By 1866, several distinct positions on Reconstruction emerged. These were divided into three opposing camps: Conservatives (democrats), Moderates, and Radicals. The Conservatives believed the South should be readmitted into the Union as soon as possible, but the Radicals and Moderates believed there should be consequences for succeeding.
The question of what those consequences should be separated Radical from Moderate. The answer to this question was as related to how important each side believed it was to enfranchise African Americans into this country (socially, politically, economically, and culturally) as it was in exacting an appropriate punishment for the treasonous South.
Although the two Republican factions disagreed on several aspects of Reconstruction policy, they both understood that the Conservative approach to Reconstruction could never be enacted.Order now
The Conservatives lead by President Johnson, believed in a rapid readmission, into the Union, for the defeated Southern states. Johnson’s stipulations were solely that the states ratify the 13th Amendment, and repudiate Confederate war debt (thus making it null and void). A second more controversial measure to the democrat’s plan for rapid reconstruction was the issuing of pardons to former Confederate officials, landowners, and generals. As a direct result of these pardons, former plantation owners’ land was returned. The goal of the Conservatives during Reconstruction was obviously to return the South to the social, political, and economic structure of the antebellum period.
The Conservative plans for reconstruction allowed the former Confederate leadership, which led the South to war to regain high ranking political positions. This made the Republicans fearful that the South would eventually move down the path of war with the Union. Furthermore, it also proved to the South that there were no consequences for succession. This was unacceptable to both Moderates and Radicals. In their eyes the South had committed treason and should have to suffer the consequences. However, Johnson never tried any of the Confederate leaders on charges of treason.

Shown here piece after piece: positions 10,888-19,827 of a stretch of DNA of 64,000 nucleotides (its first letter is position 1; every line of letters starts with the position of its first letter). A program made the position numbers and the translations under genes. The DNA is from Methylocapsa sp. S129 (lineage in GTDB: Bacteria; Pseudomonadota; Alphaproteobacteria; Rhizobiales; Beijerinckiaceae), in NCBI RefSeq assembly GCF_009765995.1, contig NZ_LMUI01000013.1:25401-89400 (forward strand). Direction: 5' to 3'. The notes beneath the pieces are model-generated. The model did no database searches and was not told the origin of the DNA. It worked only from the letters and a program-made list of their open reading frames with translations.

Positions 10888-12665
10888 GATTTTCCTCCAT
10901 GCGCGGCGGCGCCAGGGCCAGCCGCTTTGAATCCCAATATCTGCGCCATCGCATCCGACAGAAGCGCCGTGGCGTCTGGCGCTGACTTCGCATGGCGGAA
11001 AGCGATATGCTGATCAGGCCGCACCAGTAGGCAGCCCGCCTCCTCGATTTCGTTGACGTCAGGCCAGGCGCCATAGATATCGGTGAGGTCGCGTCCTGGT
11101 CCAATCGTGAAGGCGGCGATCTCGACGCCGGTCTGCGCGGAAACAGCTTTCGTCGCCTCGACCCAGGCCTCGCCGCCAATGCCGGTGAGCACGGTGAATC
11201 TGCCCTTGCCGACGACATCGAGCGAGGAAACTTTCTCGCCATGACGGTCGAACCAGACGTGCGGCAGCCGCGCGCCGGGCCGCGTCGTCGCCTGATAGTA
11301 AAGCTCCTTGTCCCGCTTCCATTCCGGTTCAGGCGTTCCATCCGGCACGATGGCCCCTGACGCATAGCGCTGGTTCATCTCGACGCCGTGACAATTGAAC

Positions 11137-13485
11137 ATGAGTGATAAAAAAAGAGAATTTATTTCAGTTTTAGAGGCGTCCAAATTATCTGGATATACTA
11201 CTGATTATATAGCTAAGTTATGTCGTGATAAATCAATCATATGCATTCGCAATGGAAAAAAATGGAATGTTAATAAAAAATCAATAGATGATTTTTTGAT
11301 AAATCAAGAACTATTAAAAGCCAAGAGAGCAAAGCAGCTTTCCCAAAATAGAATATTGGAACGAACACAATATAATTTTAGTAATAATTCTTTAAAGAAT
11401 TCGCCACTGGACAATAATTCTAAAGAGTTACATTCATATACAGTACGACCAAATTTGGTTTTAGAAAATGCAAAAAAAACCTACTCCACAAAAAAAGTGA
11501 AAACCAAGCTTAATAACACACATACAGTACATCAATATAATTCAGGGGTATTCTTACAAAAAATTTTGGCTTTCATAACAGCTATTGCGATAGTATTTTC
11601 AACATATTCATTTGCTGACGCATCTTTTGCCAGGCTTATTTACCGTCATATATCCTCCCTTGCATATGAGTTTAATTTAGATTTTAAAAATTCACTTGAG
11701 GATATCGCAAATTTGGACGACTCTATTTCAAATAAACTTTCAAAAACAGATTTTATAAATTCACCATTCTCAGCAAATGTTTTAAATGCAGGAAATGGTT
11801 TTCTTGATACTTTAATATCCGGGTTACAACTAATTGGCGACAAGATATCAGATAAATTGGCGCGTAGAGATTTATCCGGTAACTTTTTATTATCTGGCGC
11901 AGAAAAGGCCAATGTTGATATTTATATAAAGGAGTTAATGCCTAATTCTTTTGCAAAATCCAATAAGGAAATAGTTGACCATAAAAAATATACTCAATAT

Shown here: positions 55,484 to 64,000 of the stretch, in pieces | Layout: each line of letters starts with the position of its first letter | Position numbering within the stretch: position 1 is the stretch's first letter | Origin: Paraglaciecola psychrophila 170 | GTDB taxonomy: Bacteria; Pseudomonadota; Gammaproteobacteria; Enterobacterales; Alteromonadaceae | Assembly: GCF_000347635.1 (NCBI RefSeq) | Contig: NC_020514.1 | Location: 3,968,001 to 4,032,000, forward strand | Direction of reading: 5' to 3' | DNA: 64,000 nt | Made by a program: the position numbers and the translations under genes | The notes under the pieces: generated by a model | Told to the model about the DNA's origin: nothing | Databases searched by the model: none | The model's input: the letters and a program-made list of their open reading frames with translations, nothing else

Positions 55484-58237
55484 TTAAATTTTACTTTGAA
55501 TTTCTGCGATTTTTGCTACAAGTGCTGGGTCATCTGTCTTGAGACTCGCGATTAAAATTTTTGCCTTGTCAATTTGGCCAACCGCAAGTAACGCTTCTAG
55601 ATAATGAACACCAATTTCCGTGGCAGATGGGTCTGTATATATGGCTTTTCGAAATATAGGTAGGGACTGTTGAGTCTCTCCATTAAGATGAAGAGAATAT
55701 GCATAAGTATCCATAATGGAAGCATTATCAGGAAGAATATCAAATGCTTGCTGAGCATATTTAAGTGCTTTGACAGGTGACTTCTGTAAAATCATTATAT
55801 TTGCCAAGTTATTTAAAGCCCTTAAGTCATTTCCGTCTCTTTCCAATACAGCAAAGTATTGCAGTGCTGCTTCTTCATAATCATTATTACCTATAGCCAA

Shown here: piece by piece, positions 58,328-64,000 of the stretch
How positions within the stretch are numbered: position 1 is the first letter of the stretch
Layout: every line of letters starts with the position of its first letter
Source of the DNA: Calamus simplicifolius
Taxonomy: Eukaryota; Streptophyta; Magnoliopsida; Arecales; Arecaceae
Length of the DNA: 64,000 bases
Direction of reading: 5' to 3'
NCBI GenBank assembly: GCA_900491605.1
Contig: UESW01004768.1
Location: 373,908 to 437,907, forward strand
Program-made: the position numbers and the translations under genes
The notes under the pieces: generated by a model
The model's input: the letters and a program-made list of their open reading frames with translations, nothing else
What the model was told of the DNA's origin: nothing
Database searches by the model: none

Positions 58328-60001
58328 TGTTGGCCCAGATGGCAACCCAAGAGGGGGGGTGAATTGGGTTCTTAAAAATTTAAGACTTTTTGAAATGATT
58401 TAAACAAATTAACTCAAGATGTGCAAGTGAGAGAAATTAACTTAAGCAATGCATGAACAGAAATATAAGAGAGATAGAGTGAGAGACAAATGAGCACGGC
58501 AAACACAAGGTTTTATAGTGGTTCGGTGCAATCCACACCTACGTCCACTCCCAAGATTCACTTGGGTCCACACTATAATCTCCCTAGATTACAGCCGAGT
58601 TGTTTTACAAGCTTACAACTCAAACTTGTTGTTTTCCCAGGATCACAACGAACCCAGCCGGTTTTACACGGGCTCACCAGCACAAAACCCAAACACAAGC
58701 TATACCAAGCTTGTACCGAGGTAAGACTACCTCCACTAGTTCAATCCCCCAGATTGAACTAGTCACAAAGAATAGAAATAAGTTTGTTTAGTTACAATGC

The obvious answer to why the Conservatives wanted to enact this policy were because they were the ones guilty of succession. This was their way of protecting their self-interests. Before the war, Conservatives dominated Southern politics. After Southern succession they made up the majority of the Confederate government. However, the less than obvious answer was that they saw preserving the status quo antebellum as the only way to allow the Southern economy to one-day flourish. Considering that many conservatives were former slaveholders they enjoyed some vested interest in preserving the system.
The Conservative plan for reconstruction infuriated the Radicals. If the Radicals were given the right of way then The Civil War would have been fought in vain. Radicals proposed confiscating Confederate land, and distributing it to freed African Americans or poor whites. This, according to the Radicals, was the only way the Southern hierarchical system could be toppled. Confiscation would remove the planter class from the position of power it had held for several hundred years. However, the Radicals also had self-interests in the reconstruction process.
They knew that by shifting the power structure from planters to free blacks and white Unionists the Republican Party would remain the dominant one in Southern politics.
The Radicals leader was the fiery Thaddeus Stevens. Stevens pushed for the full equality of African Americans time and time again. He also wanted the South to be reconstructed in the North’s image. Thaddeus Stevens said, in an 1868 speech, we must "hold them like clay in the hands of a potter." The Radicals wanted to treat the South as if it were a conquered province, not as a part of the Union.
The "conquered province" theory called for a military occupation of the South. This, they believed, was the only way to change the social order of the South.
Moderates believed in the "Grasp of War" theory. Richard H. Dana outlined this theory in his 1865 speech when he stated "We have a right to hold the rebels in the grasp of war until we have obtained whatever the public safety and the public faith require." This called for a military occupation of the South, however Radicals and Moderates disagreed on the idea of land confiscation.
Moderates believed that if blacks were given equal rights to whites then they could .